There are some broad ideas in the book, particularly the notion of politics recognition and visibility of the black woman in the American society and politics. ‘Recognition’, says Harris-Perry, ‘is a useful framework because it emphasises the interconnection between individuals and groups. Individuals from disempowered social groups desire recognition for their group but also want recognition of their distinctiveness from the group.’

Taking recognition seriously means understanding the correct relations between the state and its citizens. Citizenship is membership in a community and a nation. Citizenship is bound with recognition. Harris-Perry argues, that black women in America are frequently not recognised for what they really are. Their bodies, their minds, are invisible to many whites who do not see them as individuals with distinctive talents, accomplishments, and burdens. The myth of strong black woman has formed a crooked image and contributed to the misrecognition of black women by denying them their humanity.

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You must learn to listen to the land…..

“…and I mean really listen, a young Palestinian from Balata Refugee Camp told me”

A Land without Borders is a journey that lasted more than a year, around West Bank, including East Jerusalem. In a series of 12 chapters, the Israeli journalist and author Nir Baram recounts his journey and discussions with people from diverse backgrounds – Israeli and Palestinians – throughout the country from Palestinian refugee camps, to Israeli settlements and from crossings like Kalandia to Al-Aqsa Temple Mount. He provides a direct, honest, painful even shocking overview of the misery and violence and the impacts of occupation on communities, families and individuals across the West Bank.

Baram offers a new insight into a conflict that lasts fifty years and reveals a troubling situation of Israel-  both Palestinian and Israeli. At the beginning of his book Nir Baram poses three questions:

  1. Had the West Bank become a different place since the 1967 war?
  2. Where the two states solution implementable anymore?
  3. Were Israelis and Palestinians acknowledging the core of the conflict?

By now more than 550.000 Jewish settlers live in the West Bank and they are spreading further partly through outposts. In the meantime, Palestinians continue to face serious threats, destruction to homes, loss of land, assets and livelihoods, forced displacement and restrictions on freedom of movement, insecurity and psychological distress.  Palestinians, natives of Jerusalem, do not have the same rights as Jews. Separating by the wall, the Palestinians districts are not accessible to ambulances services or waste collection. Palestinians are tread as second class citizens.

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The Reproach of Hunger by David Rieff

There has been a considerable reduction in extreme poverty over the last 25 years. The number of people living in extreme poverty worldwide has reduced by more than 50 percent. Still, according to most recent estimate of the UN Food and Agriculture Organization,  233 million people in sub-Saharan Africa are hungry or undernourished  and 795 million people are hungry worldwide.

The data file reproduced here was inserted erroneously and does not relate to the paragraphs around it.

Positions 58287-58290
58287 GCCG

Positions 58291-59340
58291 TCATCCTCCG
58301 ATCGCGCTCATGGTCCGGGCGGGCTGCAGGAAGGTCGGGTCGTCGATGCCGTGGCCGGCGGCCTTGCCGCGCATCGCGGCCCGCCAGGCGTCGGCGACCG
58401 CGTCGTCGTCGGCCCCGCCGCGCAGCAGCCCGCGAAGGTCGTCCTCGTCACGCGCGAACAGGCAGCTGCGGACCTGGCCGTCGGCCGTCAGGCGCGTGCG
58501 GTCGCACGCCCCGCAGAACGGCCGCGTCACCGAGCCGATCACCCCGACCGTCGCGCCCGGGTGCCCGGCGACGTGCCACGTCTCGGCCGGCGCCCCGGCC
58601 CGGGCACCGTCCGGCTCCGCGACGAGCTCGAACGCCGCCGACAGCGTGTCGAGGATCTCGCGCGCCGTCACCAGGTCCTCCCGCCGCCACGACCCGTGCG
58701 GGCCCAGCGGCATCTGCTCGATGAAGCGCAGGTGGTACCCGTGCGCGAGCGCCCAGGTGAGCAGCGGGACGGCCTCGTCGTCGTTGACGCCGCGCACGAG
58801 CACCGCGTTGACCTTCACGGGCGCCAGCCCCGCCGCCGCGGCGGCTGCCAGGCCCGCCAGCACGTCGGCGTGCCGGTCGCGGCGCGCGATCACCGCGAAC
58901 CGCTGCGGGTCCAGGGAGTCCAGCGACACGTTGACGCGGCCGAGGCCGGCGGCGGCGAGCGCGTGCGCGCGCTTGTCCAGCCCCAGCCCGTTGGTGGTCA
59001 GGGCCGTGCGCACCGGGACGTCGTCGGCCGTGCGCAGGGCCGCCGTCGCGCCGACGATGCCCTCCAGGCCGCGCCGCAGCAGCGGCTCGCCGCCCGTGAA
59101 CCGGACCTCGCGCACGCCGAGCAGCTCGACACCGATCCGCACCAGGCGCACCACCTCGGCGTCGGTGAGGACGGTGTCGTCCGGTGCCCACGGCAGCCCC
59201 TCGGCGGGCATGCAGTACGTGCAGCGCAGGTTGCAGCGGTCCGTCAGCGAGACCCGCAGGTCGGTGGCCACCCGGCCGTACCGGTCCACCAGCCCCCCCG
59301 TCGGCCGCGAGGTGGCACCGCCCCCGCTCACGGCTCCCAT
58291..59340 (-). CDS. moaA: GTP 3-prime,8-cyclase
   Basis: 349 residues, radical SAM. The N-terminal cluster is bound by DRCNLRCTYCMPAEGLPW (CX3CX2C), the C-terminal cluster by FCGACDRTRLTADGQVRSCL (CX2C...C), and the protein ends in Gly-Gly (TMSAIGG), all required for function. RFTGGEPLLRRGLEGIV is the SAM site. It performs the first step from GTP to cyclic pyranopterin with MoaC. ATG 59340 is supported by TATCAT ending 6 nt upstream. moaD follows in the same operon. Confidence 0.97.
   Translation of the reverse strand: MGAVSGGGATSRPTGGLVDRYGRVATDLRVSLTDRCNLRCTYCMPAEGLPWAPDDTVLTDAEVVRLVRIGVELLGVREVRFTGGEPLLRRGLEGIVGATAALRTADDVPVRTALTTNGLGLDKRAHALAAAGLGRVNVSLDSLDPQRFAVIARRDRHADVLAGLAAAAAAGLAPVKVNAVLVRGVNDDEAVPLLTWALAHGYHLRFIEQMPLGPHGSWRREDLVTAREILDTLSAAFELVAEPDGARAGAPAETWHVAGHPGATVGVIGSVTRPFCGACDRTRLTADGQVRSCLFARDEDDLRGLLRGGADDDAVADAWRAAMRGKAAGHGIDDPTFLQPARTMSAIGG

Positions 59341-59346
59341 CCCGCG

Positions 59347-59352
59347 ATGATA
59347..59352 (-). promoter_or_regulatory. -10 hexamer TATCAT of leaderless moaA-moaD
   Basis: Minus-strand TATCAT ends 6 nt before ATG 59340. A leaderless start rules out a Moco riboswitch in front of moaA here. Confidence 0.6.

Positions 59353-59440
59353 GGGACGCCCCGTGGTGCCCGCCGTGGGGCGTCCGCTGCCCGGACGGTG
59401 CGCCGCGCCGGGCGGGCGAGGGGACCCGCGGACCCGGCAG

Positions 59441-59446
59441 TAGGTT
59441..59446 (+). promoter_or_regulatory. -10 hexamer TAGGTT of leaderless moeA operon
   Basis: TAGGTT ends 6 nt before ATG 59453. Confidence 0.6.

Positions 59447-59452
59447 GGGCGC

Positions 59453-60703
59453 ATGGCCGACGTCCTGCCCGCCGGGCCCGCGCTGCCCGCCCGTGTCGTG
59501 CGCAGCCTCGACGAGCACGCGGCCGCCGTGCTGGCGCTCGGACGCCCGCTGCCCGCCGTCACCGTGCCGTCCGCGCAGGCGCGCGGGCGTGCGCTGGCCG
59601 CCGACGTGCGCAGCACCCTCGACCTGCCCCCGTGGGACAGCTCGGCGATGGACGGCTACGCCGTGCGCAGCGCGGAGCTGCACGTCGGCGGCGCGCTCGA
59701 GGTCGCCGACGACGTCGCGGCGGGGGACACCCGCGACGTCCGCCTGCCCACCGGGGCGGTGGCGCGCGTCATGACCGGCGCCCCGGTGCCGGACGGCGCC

The causes of poverty are varied; rapid population growth, harmful economic systems, local conflicts and deterioration in the environment, have a negative effect on families’ income. Poverty is the principal cause of hunger and undernourishment and malnutrition. Poor people are forced to devote a far higher share of income to buying food. A sudden fall on their income or rising food prices can have devastating effects. Without enough food, people are likely to become ill and unable to work to earn a sufficient income to buy food. They start reducing the quality of the food they eat and spend less on their other needs, such as clothes, shelter, medicines, school for the children.

Following the success of the Millennium Development goals (MDGs), UN have now committed to a bolder set of objectives, one of them is to eradicate poverty by 2030 and to do so in an environmentally sustainable way. It is a worthy and expensive objective. The role of philanthropy and private-public ventures in achieving this goal is crucial.

The Reproach of Hunger: Food, Justice and Money in the 21st Century is a dense, detailed and rather pessimistic analysis of the global food crisis.  David Rieff exposes the challenges and the contradictions of modern philanthropy and addresses some big questions.

There is now a new generation of wealthy technocrat philanthropists who offer a big part of their wealth to solve a few of the world’s problems.  Philanthrocapitalism or venture philanthropy, as it is known, because of its alignment with core business interests, has become a formidable and innovative force for social good. But it also raises some difficult questions, argues David Reiff. He emphasises that he does not doubt philanthrocapitalists’ sincerity to do good, but he is also criticising their un-democratic operations. David Rieff doesn’t claim to have all the answers. He argues that the solution to hunger is political but he falls into the trap of moralism to justify his position.  This is a convincing way to reason if you can get your readers to accept your moral rules. But people do not generally agree on the same moral rules.

This is a thorough and well-researched book, rife with references on poverty, inequality, international development, and the “charitable industry”, but it lacks  perspective and it misses clarity.